E allora sia... "Il Dado è Tratto" mi son detto, sono partito, ed è così nato il primo vero E7 6c dei Lagoni che si possa fare con la corda senza bisogno di crash per salvarsi le caviglie. A tutti gli aspiranti ripetitori sarò contento di dare consigli, ma tutto il materiale chè può servirvi in fondo è questo...

martedì 1 maggio 2012

- An Italian back on Grit

Two weeks have passed since I've come back home, and I think I've seen the double the rain I saw during my five weeks staying in Sheffield... every time I look out of the window I just see dark clouds and big drops, and I soon miss the endless afternoons I spent out in the Peak with a lovely sunshine and a nice breeze.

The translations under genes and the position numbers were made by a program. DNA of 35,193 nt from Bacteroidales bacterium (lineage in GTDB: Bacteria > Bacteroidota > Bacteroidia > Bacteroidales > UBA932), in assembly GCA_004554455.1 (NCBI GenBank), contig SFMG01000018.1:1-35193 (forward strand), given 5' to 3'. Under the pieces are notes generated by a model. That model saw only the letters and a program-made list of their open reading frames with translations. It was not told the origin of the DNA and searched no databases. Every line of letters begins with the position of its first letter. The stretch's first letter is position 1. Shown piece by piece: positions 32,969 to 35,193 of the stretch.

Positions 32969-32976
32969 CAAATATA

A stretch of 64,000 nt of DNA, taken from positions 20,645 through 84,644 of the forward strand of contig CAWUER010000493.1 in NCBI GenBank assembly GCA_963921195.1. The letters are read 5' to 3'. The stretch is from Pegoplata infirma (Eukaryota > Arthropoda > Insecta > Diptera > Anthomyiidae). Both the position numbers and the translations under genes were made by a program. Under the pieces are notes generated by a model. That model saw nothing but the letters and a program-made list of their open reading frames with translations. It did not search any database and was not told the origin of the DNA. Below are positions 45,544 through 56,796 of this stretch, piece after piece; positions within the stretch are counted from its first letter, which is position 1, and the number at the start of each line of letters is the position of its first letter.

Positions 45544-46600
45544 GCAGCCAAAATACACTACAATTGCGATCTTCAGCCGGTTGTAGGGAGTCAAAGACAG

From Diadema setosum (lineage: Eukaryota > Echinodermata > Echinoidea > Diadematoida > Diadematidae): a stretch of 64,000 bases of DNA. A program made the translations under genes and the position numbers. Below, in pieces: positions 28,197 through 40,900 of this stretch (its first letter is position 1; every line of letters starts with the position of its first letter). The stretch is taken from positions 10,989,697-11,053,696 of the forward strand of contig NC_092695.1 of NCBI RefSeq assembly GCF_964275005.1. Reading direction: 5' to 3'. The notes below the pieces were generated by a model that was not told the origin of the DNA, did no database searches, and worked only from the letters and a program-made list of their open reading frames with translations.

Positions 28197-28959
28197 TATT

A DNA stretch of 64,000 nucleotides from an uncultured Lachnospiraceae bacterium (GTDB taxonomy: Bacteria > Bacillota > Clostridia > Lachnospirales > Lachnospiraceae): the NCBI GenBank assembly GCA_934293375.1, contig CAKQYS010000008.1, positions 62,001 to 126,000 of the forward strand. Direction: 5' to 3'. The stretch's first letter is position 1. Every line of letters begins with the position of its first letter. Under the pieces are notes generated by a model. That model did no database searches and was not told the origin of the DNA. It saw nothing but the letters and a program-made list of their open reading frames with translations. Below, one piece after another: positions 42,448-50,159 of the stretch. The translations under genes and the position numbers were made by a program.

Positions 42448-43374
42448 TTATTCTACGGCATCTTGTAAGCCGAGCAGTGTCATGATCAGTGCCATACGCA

I have to say I've been quite lucky with weather. It has not been the best to pull hard on sharp boulder problems, (which is what I usually do the rest of the year) but at least it has been nearly always dry, and I could go out and try as many routes I wished, without the nightmare of getting too cold and end up with frozen tips... I'm Italian after all... even if it was too warm to try the hardest routes out there I still had to finish my homeworks and repeat many of the classics lines of the 80's and 90's, and there was nothing better than some sunshine to cheer you up for that. Eventually I could always go down at the Climbing Works to finish myself off if I wanted to!